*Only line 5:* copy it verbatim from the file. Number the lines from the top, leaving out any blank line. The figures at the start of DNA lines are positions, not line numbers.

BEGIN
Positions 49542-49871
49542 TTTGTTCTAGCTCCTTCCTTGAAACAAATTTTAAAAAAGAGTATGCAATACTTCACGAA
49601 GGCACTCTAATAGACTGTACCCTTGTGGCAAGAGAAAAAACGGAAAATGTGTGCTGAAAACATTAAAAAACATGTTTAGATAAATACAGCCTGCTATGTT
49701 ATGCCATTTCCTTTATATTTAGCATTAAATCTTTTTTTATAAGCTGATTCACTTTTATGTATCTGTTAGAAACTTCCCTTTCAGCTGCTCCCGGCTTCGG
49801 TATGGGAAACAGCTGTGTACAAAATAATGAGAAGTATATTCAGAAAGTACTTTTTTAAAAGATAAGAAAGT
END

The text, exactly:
49801 TATGGGAAACAGCTGTGTACAAAATAATGAGAAGTATATTCAGAAAGTACTTTTTTAAAAGATAAGAAAGT